Abdul has been living and working in England for 20 years. He originally came to the country from Sudan with his wife and children, but a combination of cramped living conditions and a poorer quality of life than he would have liked to provide meant that they returned to Sudan, whilst he remained in England. He was working in customer service and renting a flat at the time; sending any money left at the end of the month back to his family, as his wife, who was working part time as a nurse, did not earn a lot.
In 2004, Abdul enrolled onto a BA Information and Systems Information Systems course with the help of his local council, graduating successfully in 2008. However, it was difficult to secure a job in this field so he took on various customer service roles ranging from retail to data entry roles at his local hospital. In 2011, things began to look up when he successfully took on a job with the Foreign Exchange, starting as a cashier and working his way up to Sales Consultant. Hard working, and committed to the organisation, he worked there for nine years leading right up to the coronavirus outbreak, when he was furloughed. As a result of losing part of his salary, and not being able to work overtime like he would usually have done, his monthly earnings reduced substantially. Desperate to continue supporting his children abroad on his reduced income, Abdul left his existing tenancy and began living at his friend’s house, paying towards outgoings where he could. However, as the months passed, money became tight and his friend was no longer able to accommodate him. To make matters worse, in June, his employer contacted him to say that he no longer had a job.
At this point, Abdul’s world collapsed. He had nowhere to live, and no savings to even fund an overnight stay. He had no choice but to sleep rough. He found different churches in the local area for shelter, including the Greek Orthodox Cathedral in Nottinghill Gate and a church in Victoria which he ended up avoiding after he was intimidated by a group outside who regularly drank and threw bottles at him for disturbing their patch. When he needed safety, he would ride the night bus through the early hours.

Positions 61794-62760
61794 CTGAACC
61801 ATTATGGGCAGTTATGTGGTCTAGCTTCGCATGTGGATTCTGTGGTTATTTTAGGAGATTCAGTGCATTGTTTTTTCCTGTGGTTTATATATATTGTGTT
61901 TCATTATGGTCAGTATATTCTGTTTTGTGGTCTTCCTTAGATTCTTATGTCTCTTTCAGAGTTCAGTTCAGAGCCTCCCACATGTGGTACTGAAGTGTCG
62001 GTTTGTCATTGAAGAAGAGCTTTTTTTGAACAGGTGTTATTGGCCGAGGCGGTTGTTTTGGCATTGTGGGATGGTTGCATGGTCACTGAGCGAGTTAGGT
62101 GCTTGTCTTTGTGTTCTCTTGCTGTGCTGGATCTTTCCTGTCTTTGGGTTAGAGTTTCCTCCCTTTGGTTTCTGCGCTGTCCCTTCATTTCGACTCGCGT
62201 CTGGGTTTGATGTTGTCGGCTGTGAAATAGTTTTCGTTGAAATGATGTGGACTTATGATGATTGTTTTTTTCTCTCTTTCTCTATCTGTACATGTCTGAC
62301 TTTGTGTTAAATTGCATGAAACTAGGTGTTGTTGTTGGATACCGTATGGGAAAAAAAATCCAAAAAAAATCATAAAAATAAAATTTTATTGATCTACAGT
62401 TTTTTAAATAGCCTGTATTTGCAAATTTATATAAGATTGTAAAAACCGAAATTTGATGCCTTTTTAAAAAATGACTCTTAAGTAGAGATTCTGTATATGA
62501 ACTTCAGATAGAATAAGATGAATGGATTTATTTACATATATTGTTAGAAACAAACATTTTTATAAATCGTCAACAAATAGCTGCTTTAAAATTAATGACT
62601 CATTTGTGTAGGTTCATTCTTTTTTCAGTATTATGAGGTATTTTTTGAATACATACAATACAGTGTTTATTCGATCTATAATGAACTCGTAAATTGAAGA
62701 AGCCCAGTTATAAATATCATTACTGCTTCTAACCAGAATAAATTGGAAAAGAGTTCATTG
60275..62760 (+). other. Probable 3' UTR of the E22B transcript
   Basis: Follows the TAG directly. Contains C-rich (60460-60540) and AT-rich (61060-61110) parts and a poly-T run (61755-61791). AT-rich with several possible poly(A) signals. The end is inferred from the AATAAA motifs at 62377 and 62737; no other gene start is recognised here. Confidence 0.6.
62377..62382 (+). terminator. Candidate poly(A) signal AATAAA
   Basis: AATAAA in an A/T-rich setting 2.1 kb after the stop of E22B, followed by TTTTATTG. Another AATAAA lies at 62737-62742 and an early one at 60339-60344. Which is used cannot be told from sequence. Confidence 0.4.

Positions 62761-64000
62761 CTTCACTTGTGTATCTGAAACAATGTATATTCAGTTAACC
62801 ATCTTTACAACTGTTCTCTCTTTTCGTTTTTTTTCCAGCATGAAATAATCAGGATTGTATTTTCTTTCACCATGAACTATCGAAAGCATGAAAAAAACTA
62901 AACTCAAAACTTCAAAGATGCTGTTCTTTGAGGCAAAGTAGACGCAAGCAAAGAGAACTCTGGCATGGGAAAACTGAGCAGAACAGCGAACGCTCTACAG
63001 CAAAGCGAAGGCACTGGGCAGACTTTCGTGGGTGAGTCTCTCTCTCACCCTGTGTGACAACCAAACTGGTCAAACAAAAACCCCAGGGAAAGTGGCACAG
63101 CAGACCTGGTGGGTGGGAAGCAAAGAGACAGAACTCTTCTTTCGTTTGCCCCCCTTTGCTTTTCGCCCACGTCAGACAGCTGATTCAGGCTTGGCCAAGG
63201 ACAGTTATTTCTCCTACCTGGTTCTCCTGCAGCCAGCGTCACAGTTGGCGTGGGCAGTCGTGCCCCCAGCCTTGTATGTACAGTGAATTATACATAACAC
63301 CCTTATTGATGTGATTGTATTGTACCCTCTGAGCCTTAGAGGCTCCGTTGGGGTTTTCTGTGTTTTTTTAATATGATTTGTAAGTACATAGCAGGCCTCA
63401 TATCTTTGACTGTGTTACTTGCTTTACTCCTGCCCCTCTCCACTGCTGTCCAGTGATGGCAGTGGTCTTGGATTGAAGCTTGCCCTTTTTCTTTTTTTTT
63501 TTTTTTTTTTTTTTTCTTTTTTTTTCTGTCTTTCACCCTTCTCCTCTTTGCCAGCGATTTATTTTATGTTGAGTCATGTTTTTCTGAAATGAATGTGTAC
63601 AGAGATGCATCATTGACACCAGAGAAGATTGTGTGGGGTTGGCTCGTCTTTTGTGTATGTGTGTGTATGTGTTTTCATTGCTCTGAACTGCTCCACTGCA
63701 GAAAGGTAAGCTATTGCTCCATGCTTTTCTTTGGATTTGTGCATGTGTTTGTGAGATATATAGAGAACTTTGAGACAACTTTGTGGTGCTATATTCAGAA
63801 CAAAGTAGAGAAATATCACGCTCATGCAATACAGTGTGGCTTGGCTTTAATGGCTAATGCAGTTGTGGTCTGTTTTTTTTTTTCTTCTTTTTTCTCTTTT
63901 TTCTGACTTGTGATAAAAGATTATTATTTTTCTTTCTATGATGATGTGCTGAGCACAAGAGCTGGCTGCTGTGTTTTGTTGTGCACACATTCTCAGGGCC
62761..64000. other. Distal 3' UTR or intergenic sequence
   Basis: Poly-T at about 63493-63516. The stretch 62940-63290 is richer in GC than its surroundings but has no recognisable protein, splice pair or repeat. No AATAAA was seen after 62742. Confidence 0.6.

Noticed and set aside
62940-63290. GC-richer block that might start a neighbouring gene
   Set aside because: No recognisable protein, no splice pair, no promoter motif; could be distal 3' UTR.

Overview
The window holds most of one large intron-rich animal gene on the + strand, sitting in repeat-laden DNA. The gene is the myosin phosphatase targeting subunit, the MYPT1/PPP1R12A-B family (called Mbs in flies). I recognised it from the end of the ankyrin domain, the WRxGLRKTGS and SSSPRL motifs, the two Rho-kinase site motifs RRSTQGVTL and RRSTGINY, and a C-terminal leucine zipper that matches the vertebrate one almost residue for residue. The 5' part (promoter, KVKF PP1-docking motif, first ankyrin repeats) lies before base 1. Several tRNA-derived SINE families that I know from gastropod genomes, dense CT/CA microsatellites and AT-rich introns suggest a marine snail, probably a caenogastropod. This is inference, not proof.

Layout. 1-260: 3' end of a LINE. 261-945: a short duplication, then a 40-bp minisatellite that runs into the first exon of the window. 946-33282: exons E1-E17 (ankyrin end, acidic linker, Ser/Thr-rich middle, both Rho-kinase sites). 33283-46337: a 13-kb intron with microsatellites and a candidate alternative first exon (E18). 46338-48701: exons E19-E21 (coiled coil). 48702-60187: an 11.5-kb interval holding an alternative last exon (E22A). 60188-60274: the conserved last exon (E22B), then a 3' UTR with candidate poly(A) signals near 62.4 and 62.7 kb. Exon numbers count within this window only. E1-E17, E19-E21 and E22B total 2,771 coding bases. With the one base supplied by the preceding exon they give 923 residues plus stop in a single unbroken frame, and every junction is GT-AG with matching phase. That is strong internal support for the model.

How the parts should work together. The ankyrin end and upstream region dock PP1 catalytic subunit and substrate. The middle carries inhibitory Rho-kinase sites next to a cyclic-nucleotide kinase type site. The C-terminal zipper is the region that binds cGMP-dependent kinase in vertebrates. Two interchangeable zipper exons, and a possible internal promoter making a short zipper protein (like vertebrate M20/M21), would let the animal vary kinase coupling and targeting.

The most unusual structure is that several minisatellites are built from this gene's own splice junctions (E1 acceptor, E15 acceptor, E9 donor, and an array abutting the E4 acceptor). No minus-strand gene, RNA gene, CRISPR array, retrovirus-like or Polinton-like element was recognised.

Abdul was sleeping rough for 4 weeks and he describes this time as the darkest, most terrible period of his life – a period that he is not yet entirely out of. ‘Things are only coming against you, the whole world is against you, and everything feels like it has been lost. How could I speak to my wife and tell her what I’d become? I was empty inside, no future to even grasp at.’
One day when Abdul was sleeping at the Greek Orthodox Cathedral Church an Outreach Worker found him and took him to the Chelsea Day Centre where they helped him to fill out a Universal Credit Application, provided him with clothes and a sleeping bag and a contact for the Jesus Centre in Tottenham Court Road, where he could take showers and do his laundry. He was also advised to approach The Passage for additional support and food. Abdul says that he is thankful for this day because, it is through The Passage that he is now residing at Passage House (our residential temporary accommodation), which ‘feels like home.’
Abdul describes the people at Passage House as, ‘a family.’ Whereas before, he struggled from day by day to find anything to eat, he is given a choice and asked what he would like by Passage House’s chef, Micky, every day without fail, which is so far from what he would have ever expected after what he has been through. The staff have also given him a morale boost; his Case Worker, Kate, is constantly building him up and providing emotional and practical support with his job search.
Despite the encouragement and help from our services, Abdul says that his job hunt so far has been futile – with a number of recruiters coming back to him to say that they are not taking on staff and many of his applications being rejected. As well as electronic applications, he has also tried handing out CVs to shops that are open, but this has also proven tricky with coronavirus restrictions. He is also concerned that his age might work against him as he continues his efforts to secure another role in this extremely challenging climate.
At the moment, Abdul feels deflated, like he has lost his way. He was very teary when sharing his story. He is not sure when he will be able to support his family again which causes him heartache, and he hates the idea of not working after years of service, and before that, full-time education.
Homelessness is not a world that he knows, and he is very fearful. He describes coming onto the streets as ‘a car accident;’ unexpected, devastating and out of his control. The only redeeming factor has been the kindness that he has found in the staff at Passage House. In fact, they have inspired him so much, that he hopes that when he is able to return to working life that he can find a role or voluntary role that supports rough sleepers in the way that he has been.
‘If I can get a job that can add value or change someone’s life, then that would mean everything.’